IWF’s Carrie Lukas has written extensively about the problems facing the Social Security system – and a new Gallup poll out today shows that the American people have started to finally understand her point!

The poll reveals that 6 out of 10 Americans believe they will get no Social Security benefits when they retire. Obviously, young people are more pessimistic about benefits than their older counterparts – fully 76% of 18 to 34 year olds don’t think they’ll get a payout.

The poll also highlights another problem: 56% of current retirees their benefits will be cut in the future. That’s depressing – but it gets worse. Writes Gallup:

Gallup research earlier this year found that nonretirees have become slightly more likely since 2007 to project Social Security as a major income source in their retirement, concomitant with a drop in projected reliance on pensions, 401(k) plans, and other investments. Americans thus appear to be in a bind, perceiving an increased need for Social Security while at the same being less sure it will be there when they need it.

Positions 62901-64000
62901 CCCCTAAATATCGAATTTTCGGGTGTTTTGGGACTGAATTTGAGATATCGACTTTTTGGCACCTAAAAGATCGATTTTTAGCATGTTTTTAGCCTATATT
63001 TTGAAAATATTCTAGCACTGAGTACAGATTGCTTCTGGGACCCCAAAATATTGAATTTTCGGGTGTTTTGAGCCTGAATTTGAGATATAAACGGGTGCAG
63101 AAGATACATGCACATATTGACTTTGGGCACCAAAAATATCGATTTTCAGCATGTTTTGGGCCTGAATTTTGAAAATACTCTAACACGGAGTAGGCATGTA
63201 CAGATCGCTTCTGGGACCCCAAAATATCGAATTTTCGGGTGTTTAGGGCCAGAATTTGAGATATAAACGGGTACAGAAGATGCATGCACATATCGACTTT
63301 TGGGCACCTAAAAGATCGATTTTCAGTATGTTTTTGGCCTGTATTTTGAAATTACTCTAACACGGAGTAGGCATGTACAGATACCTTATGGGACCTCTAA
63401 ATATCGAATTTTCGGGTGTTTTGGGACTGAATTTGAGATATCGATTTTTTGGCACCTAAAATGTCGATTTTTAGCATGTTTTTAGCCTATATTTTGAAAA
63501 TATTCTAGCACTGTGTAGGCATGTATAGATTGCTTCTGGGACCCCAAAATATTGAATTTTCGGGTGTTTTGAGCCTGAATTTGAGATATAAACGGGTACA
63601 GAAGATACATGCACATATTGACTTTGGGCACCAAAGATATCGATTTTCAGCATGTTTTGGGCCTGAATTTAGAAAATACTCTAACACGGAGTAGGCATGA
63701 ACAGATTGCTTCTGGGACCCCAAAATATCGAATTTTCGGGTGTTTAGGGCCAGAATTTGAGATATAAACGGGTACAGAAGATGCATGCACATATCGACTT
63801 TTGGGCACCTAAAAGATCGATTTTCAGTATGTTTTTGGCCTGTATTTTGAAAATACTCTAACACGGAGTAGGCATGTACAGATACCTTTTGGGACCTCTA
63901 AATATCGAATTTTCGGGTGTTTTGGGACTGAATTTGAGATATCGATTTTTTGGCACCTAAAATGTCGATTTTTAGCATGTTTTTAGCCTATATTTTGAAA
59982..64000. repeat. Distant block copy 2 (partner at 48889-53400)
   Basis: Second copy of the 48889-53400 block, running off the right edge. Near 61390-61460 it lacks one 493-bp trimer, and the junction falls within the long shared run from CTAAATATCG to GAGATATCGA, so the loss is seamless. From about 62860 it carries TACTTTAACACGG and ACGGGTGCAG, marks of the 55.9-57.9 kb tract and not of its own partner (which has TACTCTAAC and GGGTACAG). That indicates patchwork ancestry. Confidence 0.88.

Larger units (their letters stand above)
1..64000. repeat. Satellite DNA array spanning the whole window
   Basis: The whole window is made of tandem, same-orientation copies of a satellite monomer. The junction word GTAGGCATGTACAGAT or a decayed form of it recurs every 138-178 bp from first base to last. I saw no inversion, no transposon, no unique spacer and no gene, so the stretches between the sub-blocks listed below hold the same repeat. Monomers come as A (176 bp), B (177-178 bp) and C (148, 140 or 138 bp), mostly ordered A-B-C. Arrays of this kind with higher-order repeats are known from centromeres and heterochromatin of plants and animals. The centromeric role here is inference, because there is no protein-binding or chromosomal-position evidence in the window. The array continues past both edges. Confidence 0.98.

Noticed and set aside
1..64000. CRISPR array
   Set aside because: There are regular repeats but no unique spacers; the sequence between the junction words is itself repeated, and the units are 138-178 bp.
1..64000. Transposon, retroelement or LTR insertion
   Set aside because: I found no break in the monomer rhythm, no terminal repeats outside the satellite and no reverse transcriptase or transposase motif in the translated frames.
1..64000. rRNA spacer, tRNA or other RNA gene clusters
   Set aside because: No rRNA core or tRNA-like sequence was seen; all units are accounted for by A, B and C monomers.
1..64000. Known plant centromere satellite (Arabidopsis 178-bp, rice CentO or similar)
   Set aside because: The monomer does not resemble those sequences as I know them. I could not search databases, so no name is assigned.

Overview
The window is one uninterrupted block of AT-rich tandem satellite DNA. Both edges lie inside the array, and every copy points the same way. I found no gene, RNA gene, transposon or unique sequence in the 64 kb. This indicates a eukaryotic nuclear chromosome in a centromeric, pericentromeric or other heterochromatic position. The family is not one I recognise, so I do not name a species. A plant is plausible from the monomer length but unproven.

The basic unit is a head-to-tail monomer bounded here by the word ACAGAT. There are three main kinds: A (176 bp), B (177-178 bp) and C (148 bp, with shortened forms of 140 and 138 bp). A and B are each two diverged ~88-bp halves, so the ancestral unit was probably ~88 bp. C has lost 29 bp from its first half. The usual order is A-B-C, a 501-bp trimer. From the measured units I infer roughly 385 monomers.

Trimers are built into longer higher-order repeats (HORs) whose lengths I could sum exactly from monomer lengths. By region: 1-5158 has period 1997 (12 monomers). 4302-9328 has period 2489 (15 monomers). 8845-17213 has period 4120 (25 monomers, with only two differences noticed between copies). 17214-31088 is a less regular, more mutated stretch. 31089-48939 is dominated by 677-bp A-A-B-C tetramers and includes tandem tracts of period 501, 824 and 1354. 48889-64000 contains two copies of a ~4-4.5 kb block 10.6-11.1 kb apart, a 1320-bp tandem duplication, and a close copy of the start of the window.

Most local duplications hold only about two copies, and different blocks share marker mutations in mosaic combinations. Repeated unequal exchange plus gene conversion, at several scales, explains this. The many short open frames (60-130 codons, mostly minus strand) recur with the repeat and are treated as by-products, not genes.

Much like in Alcoholics Anonymous, the first step to remedy the situation is to acknowledge the problem, which the government seems loath to do. In fact, Social Security’s problems are so monumental that we didn’t even get an annual report from the program’s trustees this year (which, in case you were curious, is required by law.)

The only way to guarantee that Americans receive the retirement benefits they set aside is to allow them to save them privately – out of the grasping hands of bureaucrats. A number of countries around the world have started moving towards personal retirement accounts, which keep citizens’ money in their own possession and not in a government-run (and government-raided) program. Not only do personal retirement accounts empower citizens to control the money they earned, but they tend to pay higher rates of return than the government. And the best part? They encourage responsible, self-reliant behavior, rather than reliance on the government.

Cynicism about Social Security may be at a high point – but that’s a good thing. With the program facing crushing shortfalls, it’s time for some serious reforms.